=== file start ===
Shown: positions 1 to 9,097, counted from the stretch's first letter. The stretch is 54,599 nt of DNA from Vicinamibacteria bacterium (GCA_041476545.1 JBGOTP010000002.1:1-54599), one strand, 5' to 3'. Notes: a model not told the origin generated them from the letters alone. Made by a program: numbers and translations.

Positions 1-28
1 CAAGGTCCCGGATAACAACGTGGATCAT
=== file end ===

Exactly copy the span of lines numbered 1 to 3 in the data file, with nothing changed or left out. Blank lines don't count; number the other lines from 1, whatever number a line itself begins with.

Shown: positions 1 to 9,097, counted from the stretch's first letter. The stretch is 54,599 nt of DNA from Vicinamibacteria bacterium (GCA_041476545.1 JBGOTP010000002.1:1-54599), one strand, 5' to 3'. Notes: a model not told the origin generated them from the letters alone. Made by a program: numbers and translations.

Positions 1-28
1 CAAGGTCCCGGATAACAACGTGGATCAT